transcribed from the hsp70 locus itself. Immediately after heat
shock a short burst of small RNAs can be detected that are
released from the heat shock locus . Considering the fact that
Rm62 also plays a role in RNAi mediated silencing , this pulse
of small RNAs might in fact be the cause for the heat shock
dependent recruitment of Rm62 to the hsp70 locus that we
observe. Our data suggest that SU(VAR)3-9 is then recruited to
the hsp70 locus via protein-protein interactions where it
methylates the histones that are assembled onto the promoter
during repression. However, we have not tested the possibility that
the RNA stimulates the activity of SU(VAR)3-9, which could also
contribute to the delayed histone methylation.
Finally we cannot exclude that, in addition to SU(VAR)3-9, a
demethylase is recruited to the hsp70 locus, which removes the
histone methylation from the promoter bound histones. Indeed,
the jmjC family member dUTX, which contains a H3K27 specific
demthylase associates with the elongating RNA polII enzyme and
is recruited to the hsp70 locus after heat shock . It is very likely
that multiple redundant mechanisms play a role in the re-silencing
of the hsp70 genes after heat shock with all the possibilities
discussed above being involved. In light of our novel finding of a
functional interaction between SU(VAR)3-9 and Rm62 it will be
Figure 6. Global effect of Rm62 on H3K9me2. (A) Immunostaining of polytene chromosomes of third instar wildtype and heteroalleleic Rm62
(CBO2119/LipF) mutant larvae with Rm62 (green) and H3K9me2 antibodies (blue). The left panel shows a merge of the signals of an anti Rm62 and an
anti H3K9me2 staining showing a large portion of costaining. Inserts show an enlargement of the heat shock loci on chromosome 3. The
chromosomes were counterstained with PI (red) Scale 210 mm. (B) Immunostaining of polytene chromosomes of third instar Su(var)3-9 mutant
larvae (Su(var)3-91/Su(var)3-92) with Rm62 antibodies (green) show no disturbance of Rm62 binding. The chromosomes were counterstained with PI
(red) Scale 210 mm.
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interesting to investigate whether this interaction my also provide a
mechanistic link between the shut down of highly active genes and
the silencing of repetitive DNA elements via the generation of
short non translated transcripts that may help in recruiting a
histone methyltransferase. Similar mechanisms have been shown
to operate in S. pombe [54,55] but were so far not identified in
effect cell division. Drosophila SL2 cells were treated with
specific dsRNA against Su(var)3-9 (%), Rm62 (m) or a
combination of both ()). dsRNA against Glutathion-S-Transfer-
ase (GST; %) served as an internal control. At the day of RNAi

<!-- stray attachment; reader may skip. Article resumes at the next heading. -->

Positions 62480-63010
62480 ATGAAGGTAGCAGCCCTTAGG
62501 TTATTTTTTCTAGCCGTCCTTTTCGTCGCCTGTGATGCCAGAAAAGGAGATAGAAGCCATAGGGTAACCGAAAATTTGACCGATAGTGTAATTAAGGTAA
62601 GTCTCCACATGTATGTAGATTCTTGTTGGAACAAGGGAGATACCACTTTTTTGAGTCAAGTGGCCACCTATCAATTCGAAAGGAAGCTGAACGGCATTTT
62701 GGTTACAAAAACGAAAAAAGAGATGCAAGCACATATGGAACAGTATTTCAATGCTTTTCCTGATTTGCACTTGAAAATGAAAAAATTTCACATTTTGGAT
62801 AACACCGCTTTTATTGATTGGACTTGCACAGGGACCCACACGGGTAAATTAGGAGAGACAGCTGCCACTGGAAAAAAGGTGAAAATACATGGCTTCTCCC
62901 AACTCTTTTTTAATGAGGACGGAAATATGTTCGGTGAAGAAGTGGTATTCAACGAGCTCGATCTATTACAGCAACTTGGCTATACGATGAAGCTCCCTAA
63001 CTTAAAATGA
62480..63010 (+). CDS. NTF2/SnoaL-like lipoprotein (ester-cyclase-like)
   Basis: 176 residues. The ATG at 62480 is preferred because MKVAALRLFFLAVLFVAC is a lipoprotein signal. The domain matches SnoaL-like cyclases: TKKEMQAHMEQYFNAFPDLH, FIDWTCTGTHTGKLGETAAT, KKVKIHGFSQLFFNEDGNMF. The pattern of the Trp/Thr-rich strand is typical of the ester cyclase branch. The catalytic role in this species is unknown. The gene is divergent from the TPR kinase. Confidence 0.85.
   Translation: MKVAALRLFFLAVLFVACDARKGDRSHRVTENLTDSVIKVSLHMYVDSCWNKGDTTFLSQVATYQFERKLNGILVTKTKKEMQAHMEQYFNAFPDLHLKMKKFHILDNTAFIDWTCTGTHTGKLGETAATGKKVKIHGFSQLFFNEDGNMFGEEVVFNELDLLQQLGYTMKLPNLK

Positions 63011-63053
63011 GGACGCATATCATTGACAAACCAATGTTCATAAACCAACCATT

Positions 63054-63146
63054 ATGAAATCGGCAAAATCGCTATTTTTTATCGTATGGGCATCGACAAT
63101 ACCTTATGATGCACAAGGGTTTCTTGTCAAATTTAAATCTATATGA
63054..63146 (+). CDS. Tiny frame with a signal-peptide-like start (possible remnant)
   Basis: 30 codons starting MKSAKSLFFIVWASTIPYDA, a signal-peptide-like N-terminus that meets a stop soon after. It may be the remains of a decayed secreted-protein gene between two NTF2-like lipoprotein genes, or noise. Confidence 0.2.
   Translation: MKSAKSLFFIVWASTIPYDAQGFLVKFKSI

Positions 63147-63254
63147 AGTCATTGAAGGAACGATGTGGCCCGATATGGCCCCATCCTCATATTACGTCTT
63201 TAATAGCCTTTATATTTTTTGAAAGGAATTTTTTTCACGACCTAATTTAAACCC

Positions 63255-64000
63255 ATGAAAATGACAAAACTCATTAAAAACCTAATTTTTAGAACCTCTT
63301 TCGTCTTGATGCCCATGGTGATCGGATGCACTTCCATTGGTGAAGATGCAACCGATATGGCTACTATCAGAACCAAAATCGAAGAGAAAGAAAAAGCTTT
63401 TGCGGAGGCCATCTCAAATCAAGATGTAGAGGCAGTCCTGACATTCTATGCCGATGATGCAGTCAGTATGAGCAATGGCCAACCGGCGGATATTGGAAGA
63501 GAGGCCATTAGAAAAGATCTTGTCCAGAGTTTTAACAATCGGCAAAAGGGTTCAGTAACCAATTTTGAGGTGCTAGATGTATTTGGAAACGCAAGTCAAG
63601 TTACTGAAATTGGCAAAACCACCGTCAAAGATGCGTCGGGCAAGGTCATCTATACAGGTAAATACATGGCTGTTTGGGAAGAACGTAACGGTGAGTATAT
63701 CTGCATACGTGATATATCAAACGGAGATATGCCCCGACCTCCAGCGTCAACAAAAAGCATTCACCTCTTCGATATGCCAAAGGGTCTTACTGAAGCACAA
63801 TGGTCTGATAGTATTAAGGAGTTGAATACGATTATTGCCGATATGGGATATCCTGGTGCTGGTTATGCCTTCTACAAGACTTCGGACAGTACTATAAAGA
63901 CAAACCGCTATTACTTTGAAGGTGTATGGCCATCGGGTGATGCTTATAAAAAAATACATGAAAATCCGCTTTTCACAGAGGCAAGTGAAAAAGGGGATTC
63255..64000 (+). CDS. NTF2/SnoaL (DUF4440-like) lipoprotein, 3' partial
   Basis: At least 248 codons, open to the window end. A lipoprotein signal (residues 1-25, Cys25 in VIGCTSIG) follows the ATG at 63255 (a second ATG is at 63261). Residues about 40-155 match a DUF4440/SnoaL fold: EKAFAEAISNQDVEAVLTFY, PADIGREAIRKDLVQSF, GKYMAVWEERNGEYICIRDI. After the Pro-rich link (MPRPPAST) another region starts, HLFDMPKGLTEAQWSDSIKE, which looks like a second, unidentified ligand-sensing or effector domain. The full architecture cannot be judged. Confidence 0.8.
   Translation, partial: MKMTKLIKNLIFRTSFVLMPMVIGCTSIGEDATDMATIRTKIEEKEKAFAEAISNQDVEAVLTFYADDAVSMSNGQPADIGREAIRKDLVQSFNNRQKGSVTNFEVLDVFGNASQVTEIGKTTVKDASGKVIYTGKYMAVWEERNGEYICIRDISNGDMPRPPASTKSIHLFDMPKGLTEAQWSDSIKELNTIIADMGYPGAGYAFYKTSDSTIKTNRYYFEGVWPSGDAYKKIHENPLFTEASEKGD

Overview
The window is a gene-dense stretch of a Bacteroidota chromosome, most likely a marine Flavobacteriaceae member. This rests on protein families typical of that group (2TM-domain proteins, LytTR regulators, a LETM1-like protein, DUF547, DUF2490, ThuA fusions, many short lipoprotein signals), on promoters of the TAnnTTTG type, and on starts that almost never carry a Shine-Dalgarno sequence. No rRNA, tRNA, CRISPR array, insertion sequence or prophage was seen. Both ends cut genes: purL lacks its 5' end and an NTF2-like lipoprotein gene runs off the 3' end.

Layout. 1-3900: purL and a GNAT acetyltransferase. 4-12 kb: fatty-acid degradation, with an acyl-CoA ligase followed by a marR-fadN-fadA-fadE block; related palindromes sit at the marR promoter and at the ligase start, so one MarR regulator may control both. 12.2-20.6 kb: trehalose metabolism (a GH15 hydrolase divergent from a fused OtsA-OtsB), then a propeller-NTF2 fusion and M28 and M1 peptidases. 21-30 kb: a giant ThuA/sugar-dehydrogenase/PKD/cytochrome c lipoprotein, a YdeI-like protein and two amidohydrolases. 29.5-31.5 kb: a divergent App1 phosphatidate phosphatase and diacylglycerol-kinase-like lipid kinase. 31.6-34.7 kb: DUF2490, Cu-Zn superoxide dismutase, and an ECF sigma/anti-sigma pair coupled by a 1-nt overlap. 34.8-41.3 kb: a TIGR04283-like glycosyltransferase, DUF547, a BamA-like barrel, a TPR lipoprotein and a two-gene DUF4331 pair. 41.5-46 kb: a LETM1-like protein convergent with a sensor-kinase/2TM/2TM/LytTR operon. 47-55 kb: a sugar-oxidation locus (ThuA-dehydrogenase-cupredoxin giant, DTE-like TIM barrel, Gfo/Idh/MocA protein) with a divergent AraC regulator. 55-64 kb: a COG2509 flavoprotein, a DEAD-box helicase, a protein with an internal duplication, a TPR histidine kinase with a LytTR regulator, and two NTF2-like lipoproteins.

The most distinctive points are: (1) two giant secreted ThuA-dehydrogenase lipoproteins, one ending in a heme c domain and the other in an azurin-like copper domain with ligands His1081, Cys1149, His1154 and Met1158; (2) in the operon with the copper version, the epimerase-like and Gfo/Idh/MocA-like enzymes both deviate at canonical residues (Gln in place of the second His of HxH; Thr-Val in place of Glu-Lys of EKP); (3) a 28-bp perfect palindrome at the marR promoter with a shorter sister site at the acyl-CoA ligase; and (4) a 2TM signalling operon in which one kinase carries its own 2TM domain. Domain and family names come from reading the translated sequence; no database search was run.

Knockdown of Su(var)3-9 and Rm62 does not
Figure 7. Model for SU(VAR)3-9/Rm62 action at the hsp70-locus. (A) Under non-heat shock conditions the hsp70 gene is silenced, but a
paused PolII (pPolII) is bound to the promoter and small, kryptic RNAs originate from the transcription start site. (B) Early heat shock response: upon
heat shock, heat shock factor 1 (HSF) is recruited to the hsp70 promoter, resulting in PolII promoter release and conversion of paused to elongating
Pol II (ePolII), leading to the massive generation of hsp70 RNA. On the chromatin level this state is characterised by histone methylation (H3K4) and
subsequent histone depletion. We find that the heat shock also leads to a recruitment of Rm62 and SU(VAR)3-9 to the hsp70 locus in a RM62
dependent manner. Late heat shock response: when the heat shock trigger ceases, reassembling histones get methylated by SU(VAR)3-9 that is
already bound. As a consequence of chromatin reassembly, transcription re-initiation and hsp70-RNA production are strongly diminished. (C) The
chromatin state in the recovery or refractory phase is characterised by a high level of H3K9 methylation and a complete silencing of hsp70
transcription. SU(VAR)3-9 and Rm62 are released and the gene locus which is prone for another activation cycle.
Rm62 Interacts with SU(VAR)3-9
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treatment (day 0), cells (1,256106) were seeded in Schneider’s
Drosophila medium supplemented with 10% fetal calf serum and
incubated at 26uC. Cell numbers were checked three and six days
after RNAi treatment.
We would like to thank G. Reuter, A. Spradling and J. Birchler for fly lines
and antibodies. We are grateful to L. Israel for expert technical assistance
and to all members of the Imhof and Bhadra groups for critical reading of
the manuscript and helpful comments.
Conceived and designed the experiments: UB MP-B AI. Performed the
experiments: JB IB MJR IV EK. Analyzed the data: AI JB UB.
Contributed reagents/materials/analysis tools: EK. Wrote the paper: AI.